LOUISVILLE, Ky. (WDRB) -- Charter Communications, Louisville’s cable TV provider, claims Metro government gives favorable treatment to its competitors Google Fiber and AT&T while keeping Charter “under the yoke of an extensive and burdensome regulatory regime,” according to a federal lawsuit filed Friday.
Charter is asking a U.S. District Court judge to declare that Metro government violates its constitutional rights by subjecting the company to an uneven playing field against its competitors – one that allows Google and AT&T to provide “the same video services with virtually no regulatory burdens or intrusion.” (A copy of the lawsuit is below).
Charter took over Louisville’s cable market in May after buying Time Warner Cable.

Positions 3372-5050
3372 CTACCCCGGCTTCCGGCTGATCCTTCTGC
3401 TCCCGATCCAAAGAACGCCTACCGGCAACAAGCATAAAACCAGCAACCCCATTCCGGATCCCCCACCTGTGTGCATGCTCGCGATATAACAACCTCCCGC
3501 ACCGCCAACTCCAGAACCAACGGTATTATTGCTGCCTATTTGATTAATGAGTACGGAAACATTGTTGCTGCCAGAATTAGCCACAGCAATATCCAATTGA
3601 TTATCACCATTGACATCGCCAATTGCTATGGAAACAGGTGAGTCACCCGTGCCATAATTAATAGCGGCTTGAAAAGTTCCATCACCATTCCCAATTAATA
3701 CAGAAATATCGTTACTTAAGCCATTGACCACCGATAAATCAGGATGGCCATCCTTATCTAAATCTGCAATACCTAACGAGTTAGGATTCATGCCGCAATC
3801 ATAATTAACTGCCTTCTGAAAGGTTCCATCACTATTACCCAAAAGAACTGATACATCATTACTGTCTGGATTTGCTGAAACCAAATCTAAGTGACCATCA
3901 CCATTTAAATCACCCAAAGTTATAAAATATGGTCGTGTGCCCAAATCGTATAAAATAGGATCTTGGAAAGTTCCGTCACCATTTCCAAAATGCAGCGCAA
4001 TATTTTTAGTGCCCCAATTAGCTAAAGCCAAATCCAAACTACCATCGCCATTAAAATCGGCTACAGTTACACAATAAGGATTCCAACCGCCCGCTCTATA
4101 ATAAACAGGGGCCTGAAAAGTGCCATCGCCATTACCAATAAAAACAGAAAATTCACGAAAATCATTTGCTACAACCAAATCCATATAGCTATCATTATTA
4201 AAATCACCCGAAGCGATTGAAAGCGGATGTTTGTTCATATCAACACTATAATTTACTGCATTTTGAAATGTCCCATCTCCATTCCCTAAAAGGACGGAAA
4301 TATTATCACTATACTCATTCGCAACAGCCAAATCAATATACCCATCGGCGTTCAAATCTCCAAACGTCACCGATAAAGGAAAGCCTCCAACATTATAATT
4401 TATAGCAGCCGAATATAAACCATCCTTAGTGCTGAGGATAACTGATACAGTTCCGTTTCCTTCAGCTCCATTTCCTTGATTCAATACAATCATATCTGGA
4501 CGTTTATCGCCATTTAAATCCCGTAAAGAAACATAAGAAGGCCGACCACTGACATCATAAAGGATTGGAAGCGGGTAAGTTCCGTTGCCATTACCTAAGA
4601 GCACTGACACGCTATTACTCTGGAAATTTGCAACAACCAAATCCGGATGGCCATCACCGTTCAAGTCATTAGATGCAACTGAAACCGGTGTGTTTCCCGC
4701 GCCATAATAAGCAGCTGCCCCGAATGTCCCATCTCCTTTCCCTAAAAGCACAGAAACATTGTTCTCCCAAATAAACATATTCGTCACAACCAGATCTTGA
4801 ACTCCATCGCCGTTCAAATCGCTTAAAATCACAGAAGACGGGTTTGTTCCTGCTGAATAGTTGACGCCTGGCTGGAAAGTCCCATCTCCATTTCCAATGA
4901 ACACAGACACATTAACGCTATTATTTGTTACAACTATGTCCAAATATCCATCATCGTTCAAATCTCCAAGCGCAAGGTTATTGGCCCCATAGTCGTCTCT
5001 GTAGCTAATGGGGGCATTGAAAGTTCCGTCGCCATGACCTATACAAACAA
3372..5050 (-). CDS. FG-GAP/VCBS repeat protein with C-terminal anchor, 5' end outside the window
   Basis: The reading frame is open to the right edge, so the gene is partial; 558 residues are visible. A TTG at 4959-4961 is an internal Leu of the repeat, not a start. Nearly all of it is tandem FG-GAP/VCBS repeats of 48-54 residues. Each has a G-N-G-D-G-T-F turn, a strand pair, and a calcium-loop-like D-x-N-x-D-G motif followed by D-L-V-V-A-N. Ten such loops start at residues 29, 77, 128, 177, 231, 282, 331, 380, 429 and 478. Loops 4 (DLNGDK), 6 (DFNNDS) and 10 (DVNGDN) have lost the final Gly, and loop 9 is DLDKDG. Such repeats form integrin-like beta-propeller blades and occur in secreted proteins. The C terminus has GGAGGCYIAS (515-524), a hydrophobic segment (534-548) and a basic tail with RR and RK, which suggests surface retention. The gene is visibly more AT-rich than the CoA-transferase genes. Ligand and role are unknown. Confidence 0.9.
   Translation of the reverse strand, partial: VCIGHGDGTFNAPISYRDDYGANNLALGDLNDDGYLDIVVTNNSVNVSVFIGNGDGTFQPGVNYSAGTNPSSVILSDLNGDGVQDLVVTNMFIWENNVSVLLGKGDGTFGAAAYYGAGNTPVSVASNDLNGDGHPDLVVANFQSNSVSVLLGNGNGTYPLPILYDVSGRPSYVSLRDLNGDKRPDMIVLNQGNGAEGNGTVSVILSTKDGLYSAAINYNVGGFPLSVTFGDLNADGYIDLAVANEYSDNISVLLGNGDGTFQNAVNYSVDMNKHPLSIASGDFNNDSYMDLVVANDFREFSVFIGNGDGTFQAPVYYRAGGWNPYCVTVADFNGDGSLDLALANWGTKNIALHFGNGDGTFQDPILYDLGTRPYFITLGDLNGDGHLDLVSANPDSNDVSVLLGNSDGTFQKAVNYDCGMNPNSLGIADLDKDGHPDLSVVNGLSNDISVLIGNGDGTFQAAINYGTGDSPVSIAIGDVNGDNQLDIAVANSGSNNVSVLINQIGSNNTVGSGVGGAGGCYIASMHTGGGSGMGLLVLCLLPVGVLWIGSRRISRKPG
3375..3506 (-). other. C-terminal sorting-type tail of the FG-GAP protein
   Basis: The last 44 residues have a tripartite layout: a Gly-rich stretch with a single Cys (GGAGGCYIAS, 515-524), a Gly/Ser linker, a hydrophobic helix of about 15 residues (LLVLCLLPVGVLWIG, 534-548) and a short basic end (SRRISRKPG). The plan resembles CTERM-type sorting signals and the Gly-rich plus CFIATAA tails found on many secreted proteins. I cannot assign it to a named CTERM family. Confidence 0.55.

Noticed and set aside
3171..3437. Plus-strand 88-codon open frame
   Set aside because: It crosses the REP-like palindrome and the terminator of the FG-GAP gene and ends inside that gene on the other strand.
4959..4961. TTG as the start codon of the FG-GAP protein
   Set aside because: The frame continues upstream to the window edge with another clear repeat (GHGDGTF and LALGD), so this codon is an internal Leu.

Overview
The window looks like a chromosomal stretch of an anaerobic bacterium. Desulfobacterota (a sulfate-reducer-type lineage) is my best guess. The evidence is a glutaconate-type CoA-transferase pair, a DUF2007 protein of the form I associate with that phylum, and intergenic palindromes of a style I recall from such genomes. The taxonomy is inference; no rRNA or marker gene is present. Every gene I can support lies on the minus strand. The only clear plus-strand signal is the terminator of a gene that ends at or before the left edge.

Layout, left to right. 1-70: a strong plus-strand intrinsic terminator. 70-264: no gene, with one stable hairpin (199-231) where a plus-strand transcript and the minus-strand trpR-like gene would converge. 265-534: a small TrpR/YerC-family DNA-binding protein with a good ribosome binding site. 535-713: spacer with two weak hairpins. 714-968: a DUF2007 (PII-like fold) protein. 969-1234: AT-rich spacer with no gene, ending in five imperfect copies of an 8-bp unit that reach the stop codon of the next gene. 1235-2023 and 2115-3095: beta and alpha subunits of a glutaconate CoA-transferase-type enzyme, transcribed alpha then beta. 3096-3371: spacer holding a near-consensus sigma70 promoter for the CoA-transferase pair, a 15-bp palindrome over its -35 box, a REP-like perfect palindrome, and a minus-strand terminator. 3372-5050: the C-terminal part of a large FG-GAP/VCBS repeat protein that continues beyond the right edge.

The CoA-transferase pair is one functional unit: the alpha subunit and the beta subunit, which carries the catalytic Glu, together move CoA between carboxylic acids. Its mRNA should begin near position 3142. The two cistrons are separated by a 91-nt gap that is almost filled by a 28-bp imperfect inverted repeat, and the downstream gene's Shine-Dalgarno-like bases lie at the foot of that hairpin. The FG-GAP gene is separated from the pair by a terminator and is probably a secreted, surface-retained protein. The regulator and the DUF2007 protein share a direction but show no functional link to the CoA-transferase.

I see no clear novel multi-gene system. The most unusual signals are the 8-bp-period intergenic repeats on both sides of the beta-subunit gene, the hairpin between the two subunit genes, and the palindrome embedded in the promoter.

The company said in the lawsuit that it has complained about unfavorable treatment from Metro government since June, but that the city “politely” declined to make any changes in an August letter.
Chris Poynter, a spokesman for Mayor Greg Fischer, declined to comment.
This lawsuit comes eight moths after AT&T sued the city to stop an ordinance the Metro Council passed to make it easier for new broadband providers like Google Fiber to attach their equipment to utility poles.
In that federal suit, AT&T said the city does not have the authority to permit a third party like Google Fiber to remove, alter or move AT&T’s equipment on utility poles, as the city’s “One Touch Make Ready” ordinance purports to allow.
That lawsuit is pending.
This story will be updated.
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